Everyday for more than five years, Melissa waged a war against cancer. There were endless cat scans, chemo treatments and surgeries. She was on a continuous roller coaster of emotional highs and lows. After a couple years all that eventually stopped for me. Not so for Melissa.  But she continued to remain upbeat and even got married just last August.

It was only about six weeks after that when she posted on facebook for the last time: "When you need to rest, just lay down and rest," she wrote. Shortly after that, she went into the Smilow Cancer hospital never to return home. She was on a breathing tube for quite some time. Last week they administered her last chemo treatment. I guess that is part of what did her in.

Five years ago there were two women in an office who found out they had cancer.  Both of them fought like hell to get well.  For awhile, they walked together on the same difficult road. But today, one of those women died. The other woman is still alive. That woman is me. For whatever reason, God took Melissa and spared me. I don't understand why this is. But I have looked to the heavens to tell Melissa how she inspired all of us with her strength and courage. And I thank God for giving me a second chance at life.

Saturday, December 8, 2012

Keep The Music Playing

This past week we lost the great jazz maestro, Dave Brubeck. If you don't recognize the name, listen to the song Take 5. It will probably spark some kind of memory. For me, his music played in my household since I was a toddler. He burst onto the scene two years after I was born--in 1959. My mother tells me she would play his breakout record over and over again. My dad loved it too.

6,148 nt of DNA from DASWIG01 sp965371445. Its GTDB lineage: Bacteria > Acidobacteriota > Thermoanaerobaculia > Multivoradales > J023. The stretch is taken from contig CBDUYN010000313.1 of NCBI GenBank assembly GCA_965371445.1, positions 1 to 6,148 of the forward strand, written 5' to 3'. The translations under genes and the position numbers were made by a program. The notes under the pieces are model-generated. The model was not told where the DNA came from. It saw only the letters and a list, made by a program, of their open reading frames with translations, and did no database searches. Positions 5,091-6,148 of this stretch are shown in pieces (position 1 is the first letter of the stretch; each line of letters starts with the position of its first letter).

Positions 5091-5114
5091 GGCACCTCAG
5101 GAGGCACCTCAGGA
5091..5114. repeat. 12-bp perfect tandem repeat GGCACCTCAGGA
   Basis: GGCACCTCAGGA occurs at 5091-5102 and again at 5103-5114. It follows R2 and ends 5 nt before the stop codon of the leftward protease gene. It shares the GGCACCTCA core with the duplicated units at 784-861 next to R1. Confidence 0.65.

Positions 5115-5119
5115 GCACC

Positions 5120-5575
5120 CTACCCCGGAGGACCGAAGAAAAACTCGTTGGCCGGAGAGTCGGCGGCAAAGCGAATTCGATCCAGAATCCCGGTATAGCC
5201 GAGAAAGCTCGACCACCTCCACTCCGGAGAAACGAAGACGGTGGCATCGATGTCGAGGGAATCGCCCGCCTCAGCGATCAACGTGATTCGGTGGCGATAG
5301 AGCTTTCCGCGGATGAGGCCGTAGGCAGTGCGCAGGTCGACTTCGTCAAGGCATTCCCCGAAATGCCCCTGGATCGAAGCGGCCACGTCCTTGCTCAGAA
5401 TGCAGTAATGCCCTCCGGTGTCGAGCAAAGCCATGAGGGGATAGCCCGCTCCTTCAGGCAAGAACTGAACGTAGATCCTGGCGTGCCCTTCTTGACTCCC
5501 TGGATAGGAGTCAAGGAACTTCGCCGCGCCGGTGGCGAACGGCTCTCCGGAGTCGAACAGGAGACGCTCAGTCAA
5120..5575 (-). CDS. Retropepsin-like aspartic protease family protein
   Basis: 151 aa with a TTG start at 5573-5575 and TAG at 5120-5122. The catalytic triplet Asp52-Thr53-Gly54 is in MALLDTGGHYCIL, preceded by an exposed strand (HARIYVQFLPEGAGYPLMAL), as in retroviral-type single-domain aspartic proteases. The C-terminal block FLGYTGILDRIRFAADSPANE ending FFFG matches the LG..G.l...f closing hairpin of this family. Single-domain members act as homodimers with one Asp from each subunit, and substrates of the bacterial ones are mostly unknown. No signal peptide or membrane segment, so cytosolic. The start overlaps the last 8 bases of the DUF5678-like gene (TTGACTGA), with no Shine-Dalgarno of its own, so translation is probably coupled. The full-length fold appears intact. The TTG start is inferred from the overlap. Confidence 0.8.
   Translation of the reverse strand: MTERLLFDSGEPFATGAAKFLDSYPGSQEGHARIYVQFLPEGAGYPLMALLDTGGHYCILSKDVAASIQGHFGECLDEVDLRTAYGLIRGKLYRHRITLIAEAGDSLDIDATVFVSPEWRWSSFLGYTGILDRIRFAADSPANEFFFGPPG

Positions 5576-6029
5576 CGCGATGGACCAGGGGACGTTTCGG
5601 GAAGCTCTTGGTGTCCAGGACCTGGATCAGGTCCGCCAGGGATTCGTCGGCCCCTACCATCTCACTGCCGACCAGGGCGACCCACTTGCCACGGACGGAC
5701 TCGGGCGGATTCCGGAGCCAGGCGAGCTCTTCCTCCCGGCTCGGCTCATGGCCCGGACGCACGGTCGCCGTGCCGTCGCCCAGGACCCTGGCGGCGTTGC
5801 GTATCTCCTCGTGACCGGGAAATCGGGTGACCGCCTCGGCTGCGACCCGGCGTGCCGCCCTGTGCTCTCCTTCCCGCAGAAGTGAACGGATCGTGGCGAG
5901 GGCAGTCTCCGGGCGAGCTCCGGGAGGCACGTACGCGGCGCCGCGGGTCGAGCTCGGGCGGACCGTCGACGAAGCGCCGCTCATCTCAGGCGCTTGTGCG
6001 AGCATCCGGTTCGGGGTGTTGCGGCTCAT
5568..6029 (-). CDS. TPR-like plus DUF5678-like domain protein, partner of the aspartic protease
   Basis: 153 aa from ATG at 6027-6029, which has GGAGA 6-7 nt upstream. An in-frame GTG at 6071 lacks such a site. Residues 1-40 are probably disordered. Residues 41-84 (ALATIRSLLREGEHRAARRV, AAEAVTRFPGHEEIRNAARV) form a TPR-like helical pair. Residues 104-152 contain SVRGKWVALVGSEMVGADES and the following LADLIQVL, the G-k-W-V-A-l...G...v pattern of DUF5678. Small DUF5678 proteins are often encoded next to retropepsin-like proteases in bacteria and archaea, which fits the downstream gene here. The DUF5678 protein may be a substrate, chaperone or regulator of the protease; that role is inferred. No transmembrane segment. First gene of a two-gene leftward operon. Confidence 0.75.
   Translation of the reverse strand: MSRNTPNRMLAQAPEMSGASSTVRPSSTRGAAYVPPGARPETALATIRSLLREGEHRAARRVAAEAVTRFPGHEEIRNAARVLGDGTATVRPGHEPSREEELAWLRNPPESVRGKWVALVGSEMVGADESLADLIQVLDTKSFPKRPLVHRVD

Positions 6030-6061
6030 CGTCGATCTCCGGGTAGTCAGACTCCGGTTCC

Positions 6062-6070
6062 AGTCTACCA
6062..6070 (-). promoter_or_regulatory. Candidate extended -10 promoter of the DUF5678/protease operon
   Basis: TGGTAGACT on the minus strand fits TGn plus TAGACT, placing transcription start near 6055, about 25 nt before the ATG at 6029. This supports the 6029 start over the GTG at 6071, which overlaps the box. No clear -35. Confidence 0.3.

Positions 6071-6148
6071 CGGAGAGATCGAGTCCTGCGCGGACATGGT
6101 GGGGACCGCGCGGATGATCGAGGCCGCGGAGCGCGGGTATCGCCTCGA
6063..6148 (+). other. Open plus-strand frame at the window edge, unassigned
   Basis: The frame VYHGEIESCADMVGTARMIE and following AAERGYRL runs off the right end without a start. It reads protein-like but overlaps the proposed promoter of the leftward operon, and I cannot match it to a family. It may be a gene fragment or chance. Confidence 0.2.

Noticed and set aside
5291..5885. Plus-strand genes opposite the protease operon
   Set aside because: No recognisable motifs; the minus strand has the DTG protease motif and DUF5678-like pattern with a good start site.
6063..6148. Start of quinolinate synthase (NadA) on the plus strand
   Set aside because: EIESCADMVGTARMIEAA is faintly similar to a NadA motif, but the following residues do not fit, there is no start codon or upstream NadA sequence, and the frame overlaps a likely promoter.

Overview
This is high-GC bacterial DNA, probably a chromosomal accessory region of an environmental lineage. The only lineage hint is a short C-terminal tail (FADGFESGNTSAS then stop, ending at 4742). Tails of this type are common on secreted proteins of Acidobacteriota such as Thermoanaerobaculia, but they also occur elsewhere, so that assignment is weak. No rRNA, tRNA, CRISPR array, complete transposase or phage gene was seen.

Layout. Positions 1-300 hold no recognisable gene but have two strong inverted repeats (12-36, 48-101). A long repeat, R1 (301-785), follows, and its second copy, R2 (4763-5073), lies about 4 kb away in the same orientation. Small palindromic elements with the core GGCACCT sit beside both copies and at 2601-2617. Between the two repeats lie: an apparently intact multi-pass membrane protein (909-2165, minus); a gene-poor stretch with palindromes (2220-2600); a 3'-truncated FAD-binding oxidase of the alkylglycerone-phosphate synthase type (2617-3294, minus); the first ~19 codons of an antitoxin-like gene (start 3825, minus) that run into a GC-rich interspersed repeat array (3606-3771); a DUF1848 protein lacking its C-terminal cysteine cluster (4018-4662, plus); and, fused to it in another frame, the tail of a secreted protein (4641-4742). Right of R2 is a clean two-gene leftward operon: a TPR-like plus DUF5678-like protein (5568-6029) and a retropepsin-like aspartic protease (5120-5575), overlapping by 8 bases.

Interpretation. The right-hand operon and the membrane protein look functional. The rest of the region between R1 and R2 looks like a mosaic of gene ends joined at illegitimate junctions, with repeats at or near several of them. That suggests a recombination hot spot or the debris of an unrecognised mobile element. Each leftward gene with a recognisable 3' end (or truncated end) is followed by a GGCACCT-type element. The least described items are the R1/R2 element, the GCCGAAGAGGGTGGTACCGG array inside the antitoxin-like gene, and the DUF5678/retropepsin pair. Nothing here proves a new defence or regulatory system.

That is why I was so thrilled to take my mom to the Newport Jazz Festival back in August 2007 where Dave Brubeck headlined on Saturday of the event.  It was a pleasure to see mom get so excited as he started playing his signature rendition Take Five on the gray brick stage surrounded by blue waters and boats bobbing in the waves.

My mom and I went back to the Newport Jazz Festival a year later--in August 2008--and took Joe along. Dave was there playing on the stage once again. He was a regular fixture at the Newport Jazz Festival and would often team up for duets with other jazz greats like Tony Bennett and Wynton Marsalis.  That summer I was going through chemo. I had just finished my last treatment on July 16. I remember Joe bought me this cute blue straw hat from one of the vendors at the festival. I put it on to cover my bald head.

I was still reeling from the side-effects of chemo and was going into the hospital to have a mastectomy the next week. But on that glorious summer day, with the sweet sound of jazz floating all around me, I didn't have a care in the world.